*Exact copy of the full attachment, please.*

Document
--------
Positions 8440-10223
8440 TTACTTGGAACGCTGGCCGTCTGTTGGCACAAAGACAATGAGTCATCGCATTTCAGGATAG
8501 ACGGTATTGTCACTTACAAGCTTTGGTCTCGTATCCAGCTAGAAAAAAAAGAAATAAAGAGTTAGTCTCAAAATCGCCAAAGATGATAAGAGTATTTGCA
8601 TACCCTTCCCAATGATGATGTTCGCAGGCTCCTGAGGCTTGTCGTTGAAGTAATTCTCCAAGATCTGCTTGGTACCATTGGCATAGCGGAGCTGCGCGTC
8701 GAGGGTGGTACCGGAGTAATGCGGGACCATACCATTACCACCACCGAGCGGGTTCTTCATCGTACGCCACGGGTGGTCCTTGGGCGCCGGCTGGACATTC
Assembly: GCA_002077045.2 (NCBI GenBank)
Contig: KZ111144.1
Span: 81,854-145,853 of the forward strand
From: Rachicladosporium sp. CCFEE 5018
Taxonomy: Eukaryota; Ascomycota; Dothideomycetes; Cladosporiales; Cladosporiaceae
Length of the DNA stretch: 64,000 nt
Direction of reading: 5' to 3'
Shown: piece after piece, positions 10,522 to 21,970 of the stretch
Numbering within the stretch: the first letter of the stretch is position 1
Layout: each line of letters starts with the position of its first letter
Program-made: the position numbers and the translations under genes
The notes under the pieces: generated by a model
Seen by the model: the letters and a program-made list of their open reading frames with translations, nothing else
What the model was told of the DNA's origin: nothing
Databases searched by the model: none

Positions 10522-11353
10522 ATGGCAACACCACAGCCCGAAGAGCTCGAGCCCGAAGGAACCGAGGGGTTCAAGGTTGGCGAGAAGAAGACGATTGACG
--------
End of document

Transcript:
Positions 8440-10223
8440 TTACTTGGAACGCTGGCCGTCTGTTGGCACAAAGACAATGAGTCATCGCATTTCAGGATAG
8501 ACGGTATTGTCACTTACAAGCTTTGGTCTCGTATCCAGCTAGAAAAAAAAGAAATAAAGAGTTAGTCTCAAAATCGCCAAAGATGATAAGAGTATTTGCA
8601 TACCCTTCCCAATGATGATGTTCGCAGGCTCCTGAGGCTTGTCGTTGAAGTAATTCTCCAAGATCTGCTTGGTACCATTGGCATAGCGGAGCTGCGCGTC
8701 GAGGGTGGTACCGGAGTAATGCGGGACCATACCATTACCACCACCGAGCGGGTTCTTCATCGTACGCCACGGGTGGTCCTTGGGCGCCGGCTGGACATTC
Assembly: GCA_002077045.2 (NCBI GenBank)
Contig: KZ111144.1
Span: 81,854-145,853 of the forward strand
From: Rachicladosporium sp. CCFEE 5018
Taxonomy: Eukaryota; Ascomycota; Dothideomycetes; Cladosporiales; Cladosporiaceae
Length of the DNA stretch: 64,000 nt
Direction of reading: 5' to 3'
Shown: piece after piece, positions 10,522 to 21,970 of the stretch
Numbering within the stretch: the first letter of the stretch is position 1
Layout: each line of letters starts with the position of its first letter
Program-made: the position numbers and the translations under genes
The notes under the pieces: generated by a model
Seen by the model: the letters and a program-made list of their open reading frames with translations, nothing else
What the model was told of the DNA's origin: nothing
Databases searched by the model: none

Positions 10522-11353
10522 ATGGCAACACCACAGCCCGAAGAGCTCGAGCCCGAAGGAACCGAGGGGTTCAAGGTTGGCGAGAAGAAGACGATTGACG